The new $1 Indian Gold Eagle Type II featured Liberty in the same left-profile relief, but rather than having her hair collected in a bun and wearing the Liberty crown, she was now featured wearing a crown of feathers. Although the feathered headdress she wore in the design was not representative of any known Native American tribe, the Indian Gold Eagle name stuck.
Several significant design changes were made to these Type II coins. Beyond the appearance of Liberty on the coin, her image was downsized to take up less space on the obverse. Gone were the 13 stars that appeared on the obverse of Type I coins, replaced by “United States of America.”
On the reverse side of the coin, additional alterations were made to the design for the Type II coins. Longacre’s original wreath design was replaced with an adaptation of the so-called agricultural wreath he had designed for the $3 gold piece. Blending products of both the North and South into the design, the new wreath featured cotton, corn, tobacco, and wheat. The size of the wreath was increased to compensate for the loss of the “United States of America” engraving on the reverse, while the face value of year of minting remained in the middle of the design.
The Type II coins in the gold dollar series are among the rarest of US coins, due in part to their short production run from 1854 to 1856. The United States Mint faced a significant challenge in the 19th century in bringing Longacre’s design to live on a coin that was now wider and thinner than the original Type I gold dollar coins.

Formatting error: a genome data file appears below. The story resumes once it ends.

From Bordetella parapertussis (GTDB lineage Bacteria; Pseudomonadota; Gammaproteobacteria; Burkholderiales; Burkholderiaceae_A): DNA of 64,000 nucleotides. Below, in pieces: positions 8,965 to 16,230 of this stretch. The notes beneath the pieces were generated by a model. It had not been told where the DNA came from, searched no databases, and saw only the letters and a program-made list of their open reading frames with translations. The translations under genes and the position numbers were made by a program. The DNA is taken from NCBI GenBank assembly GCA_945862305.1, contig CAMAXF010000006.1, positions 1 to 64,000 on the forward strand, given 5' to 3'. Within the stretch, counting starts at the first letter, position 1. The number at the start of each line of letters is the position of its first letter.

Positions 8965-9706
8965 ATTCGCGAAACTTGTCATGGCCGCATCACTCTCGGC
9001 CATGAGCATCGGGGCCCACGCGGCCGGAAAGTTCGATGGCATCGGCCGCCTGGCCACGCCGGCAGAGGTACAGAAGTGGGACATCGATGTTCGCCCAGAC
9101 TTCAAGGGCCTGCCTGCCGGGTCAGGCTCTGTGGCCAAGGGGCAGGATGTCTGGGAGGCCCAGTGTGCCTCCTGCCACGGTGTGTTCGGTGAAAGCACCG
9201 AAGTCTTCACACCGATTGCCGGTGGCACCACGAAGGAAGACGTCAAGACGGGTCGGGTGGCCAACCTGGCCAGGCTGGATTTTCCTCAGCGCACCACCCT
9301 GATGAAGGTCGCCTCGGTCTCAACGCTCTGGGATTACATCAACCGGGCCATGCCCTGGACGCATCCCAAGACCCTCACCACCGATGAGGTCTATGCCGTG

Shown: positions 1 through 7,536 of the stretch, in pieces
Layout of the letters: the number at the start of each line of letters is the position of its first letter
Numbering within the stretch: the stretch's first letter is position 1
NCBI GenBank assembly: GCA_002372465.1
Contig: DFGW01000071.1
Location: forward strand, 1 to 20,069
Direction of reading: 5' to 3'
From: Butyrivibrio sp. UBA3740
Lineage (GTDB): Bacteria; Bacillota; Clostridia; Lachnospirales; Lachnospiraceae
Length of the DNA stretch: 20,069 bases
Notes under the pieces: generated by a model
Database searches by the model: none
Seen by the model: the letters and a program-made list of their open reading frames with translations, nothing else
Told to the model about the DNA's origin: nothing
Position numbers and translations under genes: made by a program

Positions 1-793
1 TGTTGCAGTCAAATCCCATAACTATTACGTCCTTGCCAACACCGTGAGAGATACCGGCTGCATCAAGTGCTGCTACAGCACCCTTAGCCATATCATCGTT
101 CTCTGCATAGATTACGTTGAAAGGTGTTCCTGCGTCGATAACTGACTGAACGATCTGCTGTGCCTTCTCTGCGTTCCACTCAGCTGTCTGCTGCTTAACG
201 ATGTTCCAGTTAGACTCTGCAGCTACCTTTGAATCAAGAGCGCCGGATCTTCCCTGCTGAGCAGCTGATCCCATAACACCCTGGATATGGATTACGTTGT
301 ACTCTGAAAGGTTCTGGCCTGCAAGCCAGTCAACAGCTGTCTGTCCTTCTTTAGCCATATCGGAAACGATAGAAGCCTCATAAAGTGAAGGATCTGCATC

It was difficult for the US Mint to strike Longacre’s design on the new Type II gold dollars, because the coin was now thinner, creating weak spots in the design and poor striking quality. The coins were notably weak around the mint marks, and the year of minting was often illegible between the 8 and 5 in the 1854, 1855, and 1856 date marks.
During the first two years of production, the $1 Indian Gold Eagle Type II coins were only produced at the Philadelphia Mint. The Charlotte, Dahlonega, and New Orleans Mints produced the coins in 1855, and the San Francisco Mint produced more in 1856. In addition to its limited production run, the poor quality and illegible nature of many of the coins resulted in large batches being sent back to the Philadelphia Mint for melting and recoinage as other denominations of gold coins.
There are many reasons why these particular coins are rare finds today. Aside from its limited mintage, the coins wore down quickly when exposed to circulation. Many of the coins became entirely illegible after a few years of circulation, and the availability was further damaged by gold hoarding during the Civil War. It is estimated that only 1% of all coins struck still exist today. The coins are extremely rare in Mint State grades, with only a handful known to exist above Mint State 65.
When you purchase a $1 Indian Gold Eagle from JM Bullion, you have many options available to complete your purchase. We proudly accept Visa and MasterCard credit/debit cards, paper checks, PayPal fund transfers, and bank wire transfers. The latter two forms of payment process immediately, while credit/debit cards take an average of one business day and paper checks take four to six business days.
JM Bullion is happy to offer all customers free standard shipping and insurance on purchases. Your shipment will be packaged in discreet boxes for shipping, and delivered via the US Postal Service or UPS. If you’d like expedited shipping, it is available at an extra cost. Any packages lost or damaged during shipping qualify for a replacement product (if available) or full refund of purchase price.
If you have any questions about $1 Indian Gold Eagle Type II coins, feel free to contact JM Bullion directly. Our associates are available on the phone at 800-276-6508, online using our live web chat, and via email.